There will be celebrations today wherever the Irish are to be found and by those who wish to be. There will be whiskey and song, jokes and tales. Here in Durban, the Blarney Brothers will be in popular demand again tonight. "Their music is a mixture of Irish ballads, foot tapping pub songs, popular newies and the occasional Irish jig." It is a jolly time.
For me St Patrick's Day isn't so much about shamrock, leprechauns and snakes. For me it is about what has come to be described as the "Celtic spirit" and that distinctive Celtic notion - "thin places". "Thin places are places where this world and the eternal world intertwine, are knitted together ... the two worlds touch. Thin Places - places where the veil between this world and the "Other" world is translucently thin - places where God is more near... mystical, cosmic, spiritual sites where heaven and earth mingle," says Mindie Burgoyne.
Thin Places are ports in the storm of life, where the pilgrims can move closer to the God they seek, where one leaves that which is familiar and journeys into the Divine Presence. They are stopping places where men and women are given pause to wonder about what lies beyond the mundane rituals, the grief, trials and boredom of our day-to-day life. They probe to the core of the human heart and open the pathway that leads to satisfying the familiar hungers and yearnings common to all people on earth, the hunger to be connected, to be a part of something greater, to be loved, to find peace. ~ Mindie Burgoyne, Walking Through Thin Places
There are many such places in Ireland. Newgrange is one. The nearby Hill of Tara is another. Tara is richly endowed with myth, legend, history, political and mystical experience. Tara was in ancient times a major centre of Druidism. It is therefore significant that many of the stories and legends of St Patrick and his confrontation with the old religious and political powers during the 5th Century took place on this hill.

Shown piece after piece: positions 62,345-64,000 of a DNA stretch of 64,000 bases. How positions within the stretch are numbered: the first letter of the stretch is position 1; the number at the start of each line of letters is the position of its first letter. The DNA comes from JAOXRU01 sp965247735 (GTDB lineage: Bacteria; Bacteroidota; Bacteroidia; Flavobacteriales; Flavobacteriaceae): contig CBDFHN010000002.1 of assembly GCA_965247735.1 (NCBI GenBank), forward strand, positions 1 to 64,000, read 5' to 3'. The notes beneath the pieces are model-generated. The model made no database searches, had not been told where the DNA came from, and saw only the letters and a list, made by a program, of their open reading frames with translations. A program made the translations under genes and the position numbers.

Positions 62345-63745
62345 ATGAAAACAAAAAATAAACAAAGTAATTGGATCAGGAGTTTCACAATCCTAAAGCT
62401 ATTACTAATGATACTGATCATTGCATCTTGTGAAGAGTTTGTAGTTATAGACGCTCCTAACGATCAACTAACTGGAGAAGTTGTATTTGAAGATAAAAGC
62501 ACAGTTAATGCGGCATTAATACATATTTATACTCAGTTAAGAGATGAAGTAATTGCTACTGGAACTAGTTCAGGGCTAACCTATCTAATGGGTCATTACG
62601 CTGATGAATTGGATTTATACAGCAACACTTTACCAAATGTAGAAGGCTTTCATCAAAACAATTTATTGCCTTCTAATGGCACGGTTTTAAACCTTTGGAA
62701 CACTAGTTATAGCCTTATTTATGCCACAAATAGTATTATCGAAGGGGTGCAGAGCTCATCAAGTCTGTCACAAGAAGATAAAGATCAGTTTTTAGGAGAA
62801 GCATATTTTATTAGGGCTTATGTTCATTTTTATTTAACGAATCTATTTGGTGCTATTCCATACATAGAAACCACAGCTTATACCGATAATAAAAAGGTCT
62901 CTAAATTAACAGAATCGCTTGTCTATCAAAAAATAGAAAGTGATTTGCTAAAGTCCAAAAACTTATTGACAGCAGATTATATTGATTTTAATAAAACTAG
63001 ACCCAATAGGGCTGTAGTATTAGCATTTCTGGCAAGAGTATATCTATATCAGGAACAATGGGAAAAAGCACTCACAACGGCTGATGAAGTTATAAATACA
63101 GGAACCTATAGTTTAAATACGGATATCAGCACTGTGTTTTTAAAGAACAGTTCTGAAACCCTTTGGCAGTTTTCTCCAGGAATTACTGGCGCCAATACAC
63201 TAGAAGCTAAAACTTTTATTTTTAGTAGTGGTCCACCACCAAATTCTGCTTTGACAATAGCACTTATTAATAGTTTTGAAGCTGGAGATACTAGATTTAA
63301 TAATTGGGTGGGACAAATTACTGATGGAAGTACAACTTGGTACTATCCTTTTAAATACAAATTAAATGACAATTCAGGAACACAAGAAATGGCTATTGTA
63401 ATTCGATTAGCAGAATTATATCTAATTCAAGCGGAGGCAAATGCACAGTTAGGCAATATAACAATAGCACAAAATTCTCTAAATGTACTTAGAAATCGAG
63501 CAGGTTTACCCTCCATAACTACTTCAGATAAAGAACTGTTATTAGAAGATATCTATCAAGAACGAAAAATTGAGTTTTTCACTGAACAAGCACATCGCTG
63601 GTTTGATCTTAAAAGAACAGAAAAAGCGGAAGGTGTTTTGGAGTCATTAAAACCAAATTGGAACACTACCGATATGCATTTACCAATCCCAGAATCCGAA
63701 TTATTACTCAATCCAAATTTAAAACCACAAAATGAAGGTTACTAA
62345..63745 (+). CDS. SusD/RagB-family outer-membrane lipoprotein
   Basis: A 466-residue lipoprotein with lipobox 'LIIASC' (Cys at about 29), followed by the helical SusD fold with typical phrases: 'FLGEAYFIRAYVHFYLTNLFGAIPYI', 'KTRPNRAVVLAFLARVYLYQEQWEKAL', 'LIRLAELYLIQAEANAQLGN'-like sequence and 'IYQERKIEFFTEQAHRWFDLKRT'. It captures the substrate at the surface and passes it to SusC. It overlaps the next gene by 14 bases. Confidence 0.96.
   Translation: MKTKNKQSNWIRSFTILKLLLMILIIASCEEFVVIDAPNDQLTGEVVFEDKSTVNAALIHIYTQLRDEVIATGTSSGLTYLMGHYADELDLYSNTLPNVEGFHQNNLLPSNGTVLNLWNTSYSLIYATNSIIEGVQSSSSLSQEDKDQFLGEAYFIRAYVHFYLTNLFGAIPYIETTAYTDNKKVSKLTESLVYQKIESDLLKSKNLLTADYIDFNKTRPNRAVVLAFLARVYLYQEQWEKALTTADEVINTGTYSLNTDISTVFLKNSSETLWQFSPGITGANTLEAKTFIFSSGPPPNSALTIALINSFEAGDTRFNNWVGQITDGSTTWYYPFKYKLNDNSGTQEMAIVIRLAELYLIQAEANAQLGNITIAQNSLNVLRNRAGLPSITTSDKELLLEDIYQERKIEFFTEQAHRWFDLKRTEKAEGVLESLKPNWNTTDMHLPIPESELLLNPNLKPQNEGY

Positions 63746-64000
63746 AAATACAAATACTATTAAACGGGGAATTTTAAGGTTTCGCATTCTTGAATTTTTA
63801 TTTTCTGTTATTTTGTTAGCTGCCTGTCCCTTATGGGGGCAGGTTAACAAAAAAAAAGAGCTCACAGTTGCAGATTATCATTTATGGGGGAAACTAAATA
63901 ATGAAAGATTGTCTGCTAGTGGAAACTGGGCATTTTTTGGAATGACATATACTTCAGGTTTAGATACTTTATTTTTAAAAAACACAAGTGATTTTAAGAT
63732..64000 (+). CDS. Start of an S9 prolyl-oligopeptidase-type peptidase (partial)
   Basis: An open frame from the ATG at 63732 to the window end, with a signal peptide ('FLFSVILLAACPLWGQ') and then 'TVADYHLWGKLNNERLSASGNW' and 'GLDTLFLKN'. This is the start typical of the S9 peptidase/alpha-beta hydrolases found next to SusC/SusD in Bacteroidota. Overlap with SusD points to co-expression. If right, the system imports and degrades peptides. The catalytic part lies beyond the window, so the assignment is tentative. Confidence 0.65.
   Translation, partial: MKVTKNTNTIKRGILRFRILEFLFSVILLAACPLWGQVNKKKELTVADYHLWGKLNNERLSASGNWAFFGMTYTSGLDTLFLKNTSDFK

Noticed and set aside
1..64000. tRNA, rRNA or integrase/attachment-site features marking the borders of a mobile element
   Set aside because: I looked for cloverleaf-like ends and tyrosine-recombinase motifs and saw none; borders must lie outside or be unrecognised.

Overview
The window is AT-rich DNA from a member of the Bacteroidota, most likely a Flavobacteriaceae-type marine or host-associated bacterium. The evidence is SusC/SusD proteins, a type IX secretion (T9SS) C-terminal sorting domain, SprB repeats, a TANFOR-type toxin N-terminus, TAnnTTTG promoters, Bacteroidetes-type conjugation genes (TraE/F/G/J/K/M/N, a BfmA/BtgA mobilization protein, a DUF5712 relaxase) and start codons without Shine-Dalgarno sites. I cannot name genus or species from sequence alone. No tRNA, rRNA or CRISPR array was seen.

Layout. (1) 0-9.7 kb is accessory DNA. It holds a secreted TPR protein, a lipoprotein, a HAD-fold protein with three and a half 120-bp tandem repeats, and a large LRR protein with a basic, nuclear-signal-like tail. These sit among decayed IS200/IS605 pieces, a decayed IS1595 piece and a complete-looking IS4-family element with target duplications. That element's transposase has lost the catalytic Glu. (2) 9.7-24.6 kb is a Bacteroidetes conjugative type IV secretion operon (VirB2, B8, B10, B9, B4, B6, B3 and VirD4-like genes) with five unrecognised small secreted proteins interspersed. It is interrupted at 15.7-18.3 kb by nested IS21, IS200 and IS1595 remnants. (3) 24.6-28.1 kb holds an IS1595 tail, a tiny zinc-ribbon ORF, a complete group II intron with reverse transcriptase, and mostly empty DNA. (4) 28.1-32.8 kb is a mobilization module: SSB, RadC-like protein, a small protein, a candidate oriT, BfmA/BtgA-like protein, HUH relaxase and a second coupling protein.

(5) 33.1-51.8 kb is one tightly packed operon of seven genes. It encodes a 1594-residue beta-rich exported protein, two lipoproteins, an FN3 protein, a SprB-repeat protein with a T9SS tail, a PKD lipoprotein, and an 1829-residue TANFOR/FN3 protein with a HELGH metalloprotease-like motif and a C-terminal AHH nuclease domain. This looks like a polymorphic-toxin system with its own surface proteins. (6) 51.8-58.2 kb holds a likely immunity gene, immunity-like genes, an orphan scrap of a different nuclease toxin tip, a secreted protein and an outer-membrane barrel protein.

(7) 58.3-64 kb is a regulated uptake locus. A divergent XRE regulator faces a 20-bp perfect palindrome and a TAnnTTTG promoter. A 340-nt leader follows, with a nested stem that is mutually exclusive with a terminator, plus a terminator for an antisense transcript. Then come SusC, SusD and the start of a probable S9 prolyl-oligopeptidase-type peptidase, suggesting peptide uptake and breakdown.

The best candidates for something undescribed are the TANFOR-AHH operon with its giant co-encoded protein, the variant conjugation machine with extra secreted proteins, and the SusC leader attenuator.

It was on his way to Tara that Patrick prayed:
Christ with me,
Christ before me, Christ behind me,
Christ in me, Christ below me, Christ above me,
Christ at my right, Christ at my left!
That was the prayer that I echoed in the May of 2008 as I sat quietly in the shades of the little churchyard where St Patrick, like an Elijah of old, had challenged the oppressive religious powers and officialdom. This was the thin place to which I had brought my own personal storms of life and struggles, moved closer to God, and there became intertwined with the ancient myths and longings of the human spirit of countless ages past. God was in that place. The Standing Stone of Destiny on Tara Hill suddenly became to me a Touchstone to the Divine, a memorial reminder of another...
... green hill far away,
Without a city wall,
Where the dear Lord was crucified
Who died to save us all.
~ Cecil Frances Alexander
...and below the Standing Stone the Empty Grave Mound.
Reference: Michael Slavin, The Book of Tara, 1996, Wolfhound Press, Dublin